Medicare Program Final Rule for Long Term Care Hospital Prospective Payment System Policies and FY 2012 Rates

05 August 2011 Publication
Author(s): Chris E. Rossman

AHLA e-Alert

On August 1, 2011, the Centers for Medicare & Medicaid Services (CMS) issued a final rule that will, among other things, update Medicare payment policies and rates for long term care hospitals (LTCHs) in federal fiscal year (FY) 2012. The rule will affect Medicare payments to LTCHs for inpatient stays. In its press release, CMS states that the rule "supports efforts to promote ongoing improvements in hospital care that will lead to better patient outcomes while addressing long-term healthcare cost growth."

  • Rates. CMS projects that total Medicare payments to LTCHs in FY 2012 are projected to increase by $126 million or 2.5% in FY 2012 relative to FY 2011, due to a 1.8% increase in payment rates and other policies adopted in the final rule. The rule, which will apply to approximately 420 LTCHs, will be effective for discharges occurring on or after October 1, 2011, unless otherwise specified in the rule. The rule will increase payments to LTCHs by 2.5%, compared with 1.9% in the proposed rule.
  • Methodology for LTCH Prospective Payment System (PPS) Payments. The rule discusses several factors used in the LTCH PPS payment methodology, including: (1) MS-LTC-DRG classifications; (2) relative weights; (3) severity levels in developing relative weights; (4) hospital-specific relative value methodology; (5) use of low-volume data; (6) average length-of-stay issues; (7) standard federal rate; (8) area wage levels; and (9) high-cost outlier cases.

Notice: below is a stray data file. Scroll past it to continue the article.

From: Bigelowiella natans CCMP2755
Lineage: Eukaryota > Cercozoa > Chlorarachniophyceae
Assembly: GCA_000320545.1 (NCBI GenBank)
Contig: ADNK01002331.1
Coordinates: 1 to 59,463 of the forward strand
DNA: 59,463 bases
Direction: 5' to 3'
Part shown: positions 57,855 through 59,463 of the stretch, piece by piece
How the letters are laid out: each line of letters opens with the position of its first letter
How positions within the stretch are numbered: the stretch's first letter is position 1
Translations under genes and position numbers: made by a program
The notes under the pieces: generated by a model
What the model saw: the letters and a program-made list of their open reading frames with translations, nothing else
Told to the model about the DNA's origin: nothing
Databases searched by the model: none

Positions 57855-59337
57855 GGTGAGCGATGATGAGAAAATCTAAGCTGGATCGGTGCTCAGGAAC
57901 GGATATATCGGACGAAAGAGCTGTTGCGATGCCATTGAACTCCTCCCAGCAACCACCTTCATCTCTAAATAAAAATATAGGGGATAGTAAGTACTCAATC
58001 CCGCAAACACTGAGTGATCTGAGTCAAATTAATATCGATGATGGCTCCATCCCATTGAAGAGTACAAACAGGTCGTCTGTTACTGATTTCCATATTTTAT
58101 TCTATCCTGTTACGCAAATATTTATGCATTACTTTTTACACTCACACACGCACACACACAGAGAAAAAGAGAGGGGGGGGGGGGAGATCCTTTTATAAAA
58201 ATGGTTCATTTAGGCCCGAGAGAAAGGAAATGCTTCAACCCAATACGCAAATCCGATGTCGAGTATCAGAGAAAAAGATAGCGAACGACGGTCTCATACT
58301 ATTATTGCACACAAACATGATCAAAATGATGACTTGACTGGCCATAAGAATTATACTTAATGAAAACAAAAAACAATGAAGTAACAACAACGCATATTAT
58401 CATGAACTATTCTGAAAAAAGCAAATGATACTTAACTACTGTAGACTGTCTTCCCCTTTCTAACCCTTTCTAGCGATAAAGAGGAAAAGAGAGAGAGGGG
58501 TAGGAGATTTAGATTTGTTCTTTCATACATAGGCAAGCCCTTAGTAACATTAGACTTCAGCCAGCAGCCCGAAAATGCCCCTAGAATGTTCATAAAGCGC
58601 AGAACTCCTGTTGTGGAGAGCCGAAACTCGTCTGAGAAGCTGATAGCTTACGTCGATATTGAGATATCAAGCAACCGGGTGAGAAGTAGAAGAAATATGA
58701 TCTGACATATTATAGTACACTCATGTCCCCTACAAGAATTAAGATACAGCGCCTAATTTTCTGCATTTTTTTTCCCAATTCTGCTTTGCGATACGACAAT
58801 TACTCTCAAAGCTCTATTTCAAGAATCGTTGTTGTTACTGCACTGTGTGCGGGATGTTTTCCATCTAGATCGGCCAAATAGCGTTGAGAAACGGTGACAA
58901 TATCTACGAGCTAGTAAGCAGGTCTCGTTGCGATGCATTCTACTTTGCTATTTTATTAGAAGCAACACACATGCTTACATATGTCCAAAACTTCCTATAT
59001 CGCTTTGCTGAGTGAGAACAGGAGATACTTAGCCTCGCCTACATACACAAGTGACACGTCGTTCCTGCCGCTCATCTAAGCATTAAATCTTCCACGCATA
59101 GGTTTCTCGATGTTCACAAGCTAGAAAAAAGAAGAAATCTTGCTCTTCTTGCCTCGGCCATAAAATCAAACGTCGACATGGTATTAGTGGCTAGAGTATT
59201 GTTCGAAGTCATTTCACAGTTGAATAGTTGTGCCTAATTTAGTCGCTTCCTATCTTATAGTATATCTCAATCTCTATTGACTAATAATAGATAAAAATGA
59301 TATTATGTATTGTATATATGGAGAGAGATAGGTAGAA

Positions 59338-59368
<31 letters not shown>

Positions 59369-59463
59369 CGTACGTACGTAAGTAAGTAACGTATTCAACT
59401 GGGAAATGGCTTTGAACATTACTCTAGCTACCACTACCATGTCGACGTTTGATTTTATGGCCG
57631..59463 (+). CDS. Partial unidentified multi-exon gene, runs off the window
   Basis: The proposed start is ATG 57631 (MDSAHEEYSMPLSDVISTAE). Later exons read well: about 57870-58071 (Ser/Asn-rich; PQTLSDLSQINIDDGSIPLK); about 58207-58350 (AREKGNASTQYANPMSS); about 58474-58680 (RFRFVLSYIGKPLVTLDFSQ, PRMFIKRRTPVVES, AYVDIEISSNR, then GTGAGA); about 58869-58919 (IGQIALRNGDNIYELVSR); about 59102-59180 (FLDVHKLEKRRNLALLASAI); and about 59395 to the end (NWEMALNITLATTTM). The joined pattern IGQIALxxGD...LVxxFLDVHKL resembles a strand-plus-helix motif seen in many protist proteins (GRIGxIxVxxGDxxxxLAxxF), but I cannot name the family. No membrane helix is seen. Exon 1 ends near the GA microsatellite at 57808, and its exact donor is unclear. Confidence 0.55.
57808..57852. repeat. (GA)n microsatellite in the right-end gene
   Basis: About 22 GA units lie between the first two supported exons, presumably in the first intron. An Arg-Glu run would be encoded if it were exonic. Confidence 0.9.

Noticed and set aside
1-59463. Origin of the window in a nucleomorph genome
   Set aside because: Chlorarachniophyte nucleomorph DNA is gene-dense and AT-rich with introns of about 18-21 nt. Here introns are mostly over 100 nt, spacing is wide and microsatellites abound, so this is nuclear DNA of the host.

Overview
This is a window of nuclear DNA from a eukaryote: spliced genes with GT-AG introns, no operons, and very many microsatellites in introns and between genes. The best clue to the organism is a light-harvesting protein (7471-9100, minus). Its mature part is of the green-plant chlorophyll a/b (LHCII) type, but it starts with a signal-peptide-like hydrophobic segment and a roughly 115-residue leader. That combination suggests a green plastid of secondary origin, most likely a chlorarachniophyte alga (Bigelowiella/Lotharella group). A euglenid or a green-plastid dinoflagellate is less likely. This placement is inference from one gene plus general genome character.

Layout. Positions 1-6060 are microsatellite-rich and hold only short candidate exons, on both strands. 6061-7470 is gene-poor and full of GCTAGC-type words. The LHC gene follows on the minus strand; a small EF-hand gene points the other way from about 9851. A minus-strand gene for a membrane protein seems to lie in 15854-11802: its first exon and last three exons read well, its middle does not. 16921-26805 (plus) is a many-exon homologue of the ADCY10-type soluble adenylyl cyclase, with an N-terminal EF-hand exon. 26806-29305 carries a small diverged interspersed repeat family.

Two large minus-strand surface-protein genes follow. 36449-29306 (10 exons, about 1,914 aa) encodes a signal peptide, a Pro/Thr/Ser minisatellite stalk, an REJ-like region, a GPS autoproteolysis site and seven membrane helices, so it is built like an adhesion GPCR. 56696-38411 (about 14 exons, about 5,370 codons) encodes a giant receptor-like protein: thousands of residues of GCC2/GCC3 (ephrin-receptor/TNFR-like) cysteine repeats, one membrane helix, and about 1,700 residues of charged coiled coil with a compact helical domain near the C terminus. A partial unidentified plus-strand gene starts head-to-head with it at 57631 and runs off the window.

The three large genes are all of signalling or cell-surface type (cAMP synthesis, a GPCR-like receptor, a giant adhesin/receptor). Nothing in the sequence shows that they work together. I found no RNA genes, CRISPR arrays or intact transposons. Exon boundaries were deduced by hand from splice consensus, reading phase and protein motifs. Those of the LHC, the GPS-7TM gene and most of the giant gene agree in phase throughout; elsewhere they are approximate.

• Quality Reporting. Section 3004(a) of the Affordable Care Act (ACA) authorized an additional quality reporting program for LTCHs. For FY 2014 and future years, the Secretary must reduce an LTCH's annual update by two percentage points if it does not comply with quality data submission requirements for that FY. The first quality measures for FY 2014 payment determination must be published by CMS no later than October 1, 2012. CMS has selected three quality measures that it is developing for FY 2014: (1) urinary catheter-associated urinary tract infections, (2) central line catheter-associated bloodstream infections, and (3) pressure ulcers that are new or have worsened. CMS also requested comments on additional quality measures for future years.
  • Change in LTCH Moratorium on New Beds. Section 114(d)(1)(B) of the Medicare, Medicaid, and State Children's Health Insurance Program (SCHIP) Extension Act of 2007 (Pub. L. 110-173) (MMSEA) established a moratorium (Bed Moratorium) on the increase of LTCH beds in existing LTCHs or satellite facilities. Section 114(d)(4) of MMSEA defines "an existing hospital or satellite facility" as a hospital or satellite facility that received payment under the LTCH PPS as of December 29, 2007, the date of enactment of MMSEA. Section 114(d)(2) of MMSEA also enacted a moratorium (New Facility Moratorium) on establishing or classifying a facility as a LTCH or satellite facility after December 29, 2007. Exceptions to the New Facility Moratorium are contained in MMSEA. By definition, LTCHs or satellite facilities that were established or classified as such under an exception to the New Facility Moratorium first received payments under the LTCH PPS after December 29, 2007. (Such facilities are referred to as "Unlimited Facilities.") Therefore, Unlimited Facilities would not fall under the definition of "an existing hospital or satellite facility" to which the Bed Moratorium applies.

CMS states in the preamble to the rule that it does not believe that it was Congress' intent to allow this subset of hospitals and satellite facilities (the Unlimited Facilities) that were established or classified as LTCHs after the enactment of MMSEA to be able to engage in unlimited bed growth and expansion. CMS states that continued Congressional concern regarding the increase in the number of LTCHs and satellite facilities and LTCH beds is indicated in the two-year extension of the moratorium provided by Sections 3106 and 10312 of ACA.